Almost every Native American tribe tells of a legendary Thunderbird. Most people are familiar with Native American folklore and traditions about Thunderbirds, but cryptozoologists have also collected current sightings and case material. Mark A. Hall's Thunderbirds - America's Living Legends of Giant Birds (2004) is a detailed discussion of modern sightings from Appalachia and the Black Forest of Pennsylvania to the plains of Illinois and the Ozarks of Arkansas.Each year in late March, early April. July, and August, from the Ozarks down the Ohio River Valley and into the Appalachian Mountains, an irregular and noticeable migration of big birds seems to be occurring, and these may be Thunderbirds. Similar appearances in the western mountain states show a comparable pattern.
But what could these creatures be? From their descriptions as large dark-colored, gliding birds with wingspans over fifteen feet wide, Thunderbirds seem to be associated with the largest-known soaring birds accepted by ornithologists called the condors. There is two condors, the Andean Condor (Vulturgryphus) and California Condor (Gymnogyps californinus) that could be possibilities. The Andean Condor is the world's largest flying bird with a wingspan of about ten feet ( some reported specimens have reach a twelve foot wingspan) is glossy black with white upper-wing coverts, a bald head, and a white collar of feathers around its neck. They live in the Andes Mountains, from Columbia south to Tierra del Fuego between the 7,000 to the 16,000 foot level. The California Condor is smaller than the Andean Condor. However, with a nine foot wingspan, it is the largest flying bird in North America. It is sooty black but lacks the white neck collar.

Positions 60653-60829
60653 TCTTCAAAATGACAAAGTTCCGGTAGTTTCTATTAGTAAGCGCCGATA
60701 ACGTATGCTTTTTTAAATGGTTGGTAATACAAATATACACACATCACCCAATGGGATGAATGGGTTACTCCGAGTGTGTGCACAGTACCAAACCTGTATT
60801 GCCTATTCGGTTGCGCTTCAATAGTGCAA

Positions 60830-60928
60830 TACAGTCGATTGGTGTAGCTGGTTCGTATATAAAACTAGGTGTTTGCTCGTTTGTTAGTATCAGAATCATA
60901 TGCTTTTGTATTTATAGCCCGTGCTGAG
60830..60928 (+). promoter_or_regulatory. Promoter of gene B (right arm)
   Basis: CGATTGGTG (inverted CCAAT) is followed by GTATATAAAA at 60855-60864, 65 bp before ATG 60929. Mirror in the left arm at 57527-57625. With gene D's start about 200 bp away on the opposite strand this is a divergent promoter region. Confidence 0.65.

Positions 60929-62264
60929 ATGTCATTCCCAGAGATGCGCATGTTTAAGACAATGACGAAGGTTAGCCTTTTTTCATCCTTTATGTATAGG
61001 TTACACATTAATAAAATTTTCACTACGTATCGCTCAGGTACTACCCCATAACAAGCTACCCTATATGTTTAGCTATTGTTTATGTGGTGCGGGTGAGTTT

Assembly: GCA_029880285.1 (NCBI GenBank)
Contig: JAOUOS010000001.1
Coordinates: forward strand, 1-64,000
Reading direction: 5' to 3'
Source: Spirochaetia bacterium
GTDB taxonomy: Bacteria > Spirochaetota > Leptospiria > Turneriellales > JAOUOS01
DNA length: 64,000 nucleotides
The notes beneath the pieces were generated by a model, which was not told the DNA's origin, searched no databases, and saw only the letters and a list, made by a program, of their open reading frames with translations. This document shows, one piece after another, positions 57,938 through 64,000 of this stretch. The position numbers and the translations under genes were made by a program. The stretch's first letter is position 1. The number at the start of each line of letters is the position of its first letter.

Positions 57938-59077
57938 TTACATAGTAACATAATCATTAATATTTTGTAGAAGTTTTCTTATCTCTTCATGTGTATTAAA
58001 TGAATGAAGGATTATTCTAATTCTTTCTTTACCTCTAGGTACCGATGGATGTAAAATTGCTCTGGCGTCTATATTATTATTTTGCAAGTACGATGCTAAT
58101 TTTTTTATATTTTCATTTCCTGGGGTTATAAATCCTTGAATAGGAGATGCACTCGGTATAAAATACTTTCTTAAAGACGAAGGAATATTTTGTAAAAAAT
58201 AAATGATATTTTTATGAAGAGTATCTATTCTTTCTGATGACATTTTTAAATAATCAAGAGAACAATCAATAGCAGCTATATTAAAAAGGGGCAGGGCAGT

The most likely zoological candidates for Thunderbirds may be the recently extinct Teratorns. Alan Feduccia , author of The Age of Birds (1986) said, "Perhaps the most remarkable of Ice Age vulturine birds found in the New World were the Teratorns. The very common Teratornis merriami had a wingspan of eleven to twelve feet, and Teratornis incredibilis known from deposits in Nevada and California, had a wingspan that reach up to seventeen feet. But the largest of them was an Argentine fossil that was nearly twice the size of Teratornis merriami. It stood about five feet tall and had a wingspan of about twenty-four feet. It is the largest flying bird known to science." The bones of the Teratorns have turned up in deposits from California to Florida. Apparently they were found throughout the United States, as well as the northern parts of Mexico. This fits nicely with the reports of the Thunderbird, which are centered in the same geographical areas. Did the Teratorns look like Thunderbirds? Interestingly, National Geographic have shown Teratorns as being condor-like with white ruffs around their necks, obviously modeling them after the Andean , not the California Condor. But the fossils they found of Teratorns, really do not show what their feathers looked like?
For more information on Thunderbirds, Teratorns, and condors go http://www.wikipedia.com .